A proposal to construct a luxury gated housing development in the Verdugo Mountains has residents concerned over the potential devastation of wildlife and native plants while leaving tenants in a fire zone.
Residents in the Verdugo Mountains love enjoying the undisturbed wilderness that surrounds their community. But locals say a newly proposed luxury development will threaten everything.
The proposed project, called The Canyon Hills Development, was approved by the Los Angeles City Council in 2005.
It was given a 20-year timeframe during which it was allowed to build about 220 new homes.
But over the last 18 years, nothing has happened until the developer, Whitebird, Inc., requested permits to begin preparing the site in January 2023.
That’s when the group “No Canyon Hills” reorganized to protest the proposed plans.
The Verdugo Mountains above the Sunland-Tujunga neighborhood get many hikers and are home to all sorts of wildlife. Locals say a large development like Canyon Hills will wipe out many native plant species and drive away the animals that call the mountain range home.
“We’re really in nature here unlike anything you can find,” said Patty Hencken, a local resident. “And so now that I understand the magnitude of what this means to the community, I’m really up in arms about it.”
The area is very dry and prone to wildfires which is another issue locals want the city and developers to keep in mind.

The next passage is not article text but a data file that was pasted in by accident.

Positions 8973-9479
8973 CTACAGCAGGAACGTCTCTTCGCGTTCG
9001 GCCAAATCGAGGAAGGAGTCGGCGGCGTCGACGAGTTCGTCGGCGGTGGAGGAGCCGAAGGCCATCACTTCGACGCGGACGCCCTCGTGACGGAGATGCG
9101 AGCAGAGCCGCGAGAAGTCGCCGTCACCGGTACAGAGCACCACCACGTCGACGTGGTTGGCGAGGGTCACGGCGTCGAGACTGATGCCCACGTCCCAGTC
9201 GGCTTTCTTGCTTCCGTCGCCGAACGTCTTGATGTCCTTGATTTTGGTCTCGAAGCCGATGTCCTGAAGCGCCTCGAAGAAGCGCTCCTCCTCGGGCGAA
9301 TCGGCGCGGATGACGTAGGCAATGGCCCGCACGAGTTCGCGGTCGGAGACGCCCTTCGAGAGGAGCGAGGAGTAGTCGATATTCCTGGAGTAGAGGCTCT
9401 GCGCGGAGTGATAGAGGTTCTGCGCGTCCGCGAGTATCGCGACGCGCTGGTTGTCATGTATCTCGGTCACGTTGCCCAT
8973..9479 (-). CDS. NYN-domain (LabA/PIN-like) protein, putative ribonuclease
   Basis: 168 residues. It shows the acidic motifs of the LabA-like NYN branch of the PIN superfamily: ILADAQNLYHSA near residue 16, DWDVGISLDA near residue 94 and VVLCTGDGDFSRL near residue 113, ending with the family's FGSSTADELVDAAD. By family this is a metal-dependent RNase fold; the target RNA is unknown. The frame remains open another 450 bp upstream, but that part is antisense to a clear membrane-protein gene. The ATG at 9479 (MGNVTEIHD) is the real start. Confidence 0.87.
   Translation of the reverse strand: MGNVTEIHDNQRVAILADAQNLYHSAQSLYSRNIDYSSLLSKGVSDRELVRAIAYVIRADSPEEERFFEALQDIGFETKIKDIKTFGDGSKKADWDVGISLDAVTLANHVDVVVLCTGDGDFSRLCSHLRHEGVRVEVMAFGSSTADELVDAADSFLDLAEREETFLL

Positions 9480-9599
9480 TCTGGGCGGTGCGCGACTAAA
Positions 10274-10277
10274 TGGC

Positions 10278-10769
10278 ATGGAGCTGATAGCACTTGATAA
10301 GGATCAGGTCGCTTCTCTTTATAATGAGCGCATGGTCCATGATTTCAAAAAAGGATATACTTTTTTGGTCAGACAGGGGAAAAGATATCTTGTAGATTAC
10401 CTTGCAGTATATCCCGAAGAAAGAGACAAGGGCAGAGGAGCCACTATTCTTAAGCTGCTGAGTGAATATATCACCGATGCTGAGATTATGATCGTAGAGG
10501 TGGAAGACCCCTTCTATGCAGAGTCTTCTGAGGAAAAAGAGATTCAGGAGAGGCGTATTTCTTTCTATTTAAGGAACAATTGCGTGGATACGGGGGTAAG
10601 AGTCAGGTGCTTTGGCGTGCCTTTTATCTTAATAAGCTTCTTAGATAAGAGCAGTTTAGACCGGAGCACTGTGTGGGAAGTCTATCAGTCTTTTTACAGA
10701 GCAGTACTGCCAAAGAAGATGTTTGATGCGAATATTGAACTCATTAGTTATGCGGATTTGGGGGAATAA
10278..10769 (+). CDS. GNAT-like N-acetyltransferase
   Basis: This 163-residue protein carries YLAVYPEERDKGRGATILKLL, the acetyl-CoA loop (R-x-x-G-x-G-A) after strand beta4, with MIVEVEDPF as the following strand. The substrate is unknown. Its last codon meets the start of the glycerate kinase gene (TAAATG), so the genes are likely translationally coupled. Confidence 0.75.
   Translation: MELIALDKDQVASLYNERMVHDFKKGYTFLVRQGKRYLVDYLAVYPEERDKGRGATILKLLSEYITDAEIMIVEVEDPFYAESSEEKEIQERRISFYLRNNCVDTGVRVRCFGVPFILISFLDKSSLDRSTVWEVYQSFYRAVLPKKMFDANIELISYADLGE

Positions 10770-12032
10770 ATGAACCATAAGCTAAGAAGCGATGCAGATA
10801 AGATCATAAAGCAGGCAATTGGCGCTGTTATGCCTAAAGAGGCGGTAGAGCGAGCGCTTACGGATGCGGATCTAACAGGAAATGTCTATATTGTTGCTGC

“We feel that it would be, at the bare minimum, reasonable to ask for further environmental analysis before massive construction and cut and fill grading demolishes this habitat,” said Emma Kemp, co-founder of the “No Canyon Hills” group.
Kemp said the group is asking the city to halt construction and conduct a new, updated environmental survey. They’ve also started an online petition which has garnered more than 166,000 signatures in support so far.
“What new knowledge do we have today that we didn’t have back then?” asks Kemp. “Our understanding of ecosystems has shifted significantly in the last two decades.”
Kemp and other residents in the area say they’re concerned that not only would the massive build destroy unique plants and displace animals, but it overlooks the inherent dangers of the area’s high potential for wildfires.
Located not too far from the proposed development spot was the La Tuna Fire in 2017 which burned more than 7,000 acres.
“And to take away a lot of the natural barriers and buffers from landslides, fires, etcetera that nature already put in here,” said Nicole Georges, a local resident.
Resident Cliff Hughes’ home is also perched above the hillside and he understands why the area is desirous but also worries about the natural elements that make the place so special.
“I think a subdivision or whatever development is going to take away from what it has to offer naturally,” said Hughes.
KTLA reached out to Councilmember Monica Rodriguez’s office on Thursday as the development falls within her district. KTLA has also reached out to the developer and its attorneys and are awaiting a response from both parties.